Aim High ‘Sustainable Futures’ Writing Competition Runner Up – Khadija Dilnawaz

By Khadija Dilnawaz

Air travel has become indispensable; A driver of social, economic and environmental development worldwide that has transformed the way we travel, interact and do business. A future without aviation would simply be daunting to envision which is why air travel is gliding towards cleaner energy to attain ecologically responsible movement from renewable sources.

Approved ‘drop-in’ fuels, where biofuel can be blended with traditional fuel without needing to modify the architecture of planes or airport fuelling networks, have become a reality. Women empowerment is yet another bright spot, with the number of female pilots rising to 4,000 globally and thanks to the marketisation of air transport, the true cost of flying has decreased by 60% across the last 40 years, allowing it to be available to more and more people worldwide. I believe access to sustainable air travel must be secured for generations to come as climate change becomes a clear concern of our modern world, especially when the consequence of humankind on the climate involves commitment on numerous aspects.

Aviation contributes to 2% of human-made CO₂ emissions hence the industry has been challenged to mitigate it’s net carbon emissions whilst demand for air-travel and transport increases considerably. In this case, the use of hydrogen as a main energy source is among the most promising technological facilitators on the road to sustainable aviation. The emergence of hydrogen-based innovations will, nevertheless, introduce new risks to aircraft design, construction, operation and repurposing.

Moreover, debris is yet another consequence of human activity in outer space. Effectively, more than 21,000 pieces of debris (greater than 10 cm) are being monitored in orbit around earth, and there are just as many as 500,000 untracked pieces (larger than 1 cm). Debris clashing with one of the more than 1,800 functioning satellites could lead to severe damage or even annihilation of the satellite, and accordingly, launches must be as eco-friendly as possible; whether it be by deriving fuel from hydrogen, plastic, magma or maintaining procedure while clearing space debris, supporting new sustainable transport inventions can open doors. Cost-reduction possibilities for rocket launch are increasingly needed in the current market scenario, hence why mid-air recovery is the future of greener rocket landing.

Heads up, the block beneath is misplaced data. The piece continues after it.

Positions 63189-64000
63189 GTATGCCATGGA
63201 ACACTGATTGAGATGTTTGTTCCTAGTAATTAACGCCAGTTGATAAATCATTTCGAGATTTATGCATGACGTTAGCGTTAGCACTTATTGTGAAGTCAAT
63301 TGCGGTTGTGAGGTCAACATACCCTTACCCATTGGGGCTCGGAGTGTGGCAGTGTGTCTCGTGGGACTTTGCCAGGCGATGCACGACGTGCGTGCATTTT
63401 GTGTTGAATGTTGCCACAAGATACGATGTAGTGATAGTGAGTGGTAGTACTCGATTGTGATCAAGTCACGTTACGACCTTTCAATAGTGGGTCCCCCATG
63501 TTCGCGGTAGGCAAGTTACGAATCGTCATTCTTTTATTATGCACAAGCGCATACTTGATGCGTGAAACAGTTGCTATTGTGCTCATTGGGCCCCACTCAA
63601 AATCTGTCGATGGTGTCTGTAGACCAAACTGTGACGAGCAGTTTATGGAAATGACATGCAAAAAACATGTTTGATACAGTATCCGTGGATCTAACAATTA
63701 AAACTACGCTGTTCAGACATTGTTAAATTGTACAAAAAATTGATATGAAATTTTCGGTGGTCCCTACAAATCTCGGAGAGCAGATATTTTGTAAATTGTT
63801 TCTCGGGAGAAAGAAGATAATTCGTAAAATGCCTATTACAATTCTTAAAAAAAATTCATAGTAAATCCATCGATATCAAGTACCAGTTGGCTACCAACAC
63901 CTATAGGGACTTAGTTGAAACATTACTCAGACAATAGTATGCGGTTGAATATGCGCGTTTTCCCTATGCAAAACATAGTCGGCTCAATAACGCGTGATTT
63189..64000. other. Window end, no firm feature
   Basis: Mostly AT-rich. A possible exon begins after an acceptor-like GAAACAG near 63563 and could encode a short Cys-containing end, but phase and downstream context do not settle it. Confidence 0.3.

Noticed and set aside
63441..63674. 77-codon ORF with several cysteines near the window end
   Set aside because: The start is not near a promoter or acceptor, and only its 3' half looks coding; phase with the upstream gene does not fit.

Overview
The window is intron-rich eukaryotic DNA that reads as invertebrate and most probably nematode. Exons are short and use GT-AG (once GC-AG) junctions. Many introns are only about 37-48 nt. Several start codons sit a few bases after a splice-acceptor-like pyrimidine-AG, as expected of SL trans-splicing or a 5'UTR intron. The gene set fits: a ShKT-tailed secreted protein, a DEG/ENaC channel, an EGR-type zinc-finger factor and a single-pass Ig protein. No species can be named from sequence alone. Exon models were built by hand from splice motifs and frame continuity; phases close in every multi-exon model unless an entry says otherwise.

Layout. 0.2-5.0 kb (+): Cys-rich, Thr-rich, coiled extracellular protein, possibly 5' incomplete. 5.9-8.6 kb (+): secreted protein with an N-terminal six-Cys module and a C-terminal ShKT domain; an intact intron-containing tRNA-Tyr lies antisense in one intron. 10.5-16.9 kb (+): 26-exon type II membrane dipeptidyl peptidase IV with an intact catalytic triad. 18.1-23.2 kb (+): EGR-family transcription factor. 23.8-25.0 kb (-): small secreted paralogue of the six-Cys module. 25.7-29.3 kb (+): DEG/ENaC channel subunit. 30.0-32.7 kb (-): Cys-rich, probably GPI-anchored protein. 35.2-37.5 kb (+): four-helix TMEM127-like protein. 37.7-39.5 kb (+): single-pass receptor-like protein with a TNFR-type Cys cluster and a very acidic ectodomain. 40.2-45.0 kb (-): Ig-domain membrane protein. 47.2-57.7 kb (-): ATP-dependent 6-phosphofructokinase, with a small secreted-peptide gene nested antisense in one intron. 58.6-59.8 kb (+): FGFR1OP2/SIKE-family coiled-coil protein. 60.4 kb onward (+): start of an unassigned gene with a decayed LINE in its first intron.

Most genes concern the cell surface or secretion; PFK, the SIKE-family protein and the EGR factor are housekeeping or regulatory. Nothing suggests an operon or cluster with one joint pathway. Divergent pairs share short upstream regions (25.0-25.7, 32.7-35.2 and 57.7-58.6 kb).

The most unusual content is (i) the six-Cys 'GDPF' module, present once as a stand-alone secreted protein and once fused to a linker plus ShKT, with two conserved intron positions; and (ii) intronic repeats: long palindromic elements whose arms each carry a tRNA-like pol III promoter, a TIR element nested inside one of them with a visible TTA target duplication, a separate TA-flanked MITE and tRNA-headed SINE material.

To strike a balance between the three pillars of sustainability would enable air travel to expand responsibly, while at the same time ensuring freedom of air transport. The truth is sustainable cities cannot prosper without self-sustaining, reliable and incorporated transportation networks which stimulate not only job growth, business development, entertainment, cultural activities and services but also promote rather efficient and effective usage of current transportation capacity and amenities, while guaranteeing interconnection between major urban areas, secluded island communities and other air-based locations perpetually.

What I feel every time I look up at the sky and an aeroplane whizzes by is something that cannot be explained and there is no doubt every single individual should get the chance to fly, to forget all their worries 35,000 feet above the sky.

To just feel.

Back in February, Fly2Help ran its Aim High Sustainable Futures Programme.

Thirty one teenagers took part in three days of talks by inspirational speakers such as DfT Aviation Ambassador, Jake Brattle, Paul Mahy-Rhodes MEIT, and representatives from Rolls-Royce, Lockheed Martin, Flyby Technology, Electroflight, Skyborne, ZeroAvia, UK Research and Innovation, TEKTowr, and the Royal Aeronautical Society.

The Aviation Base contributed by producing learning materials for the students to tie all the talks together, and born out of this was a writing competition based on the ‘3 Pillars’ of Sustainability. The 500-word articles were judged and the winner was awarded £500 worth of gliding lessons.

Fly2Help will be running another Sustainable Futures programme in October, so if you would like to be involved or know any teenagers that might benefit, please get in touch with them.

Recommend0 recommendationsPublished in All Articles, Sustainability, Technological Developments
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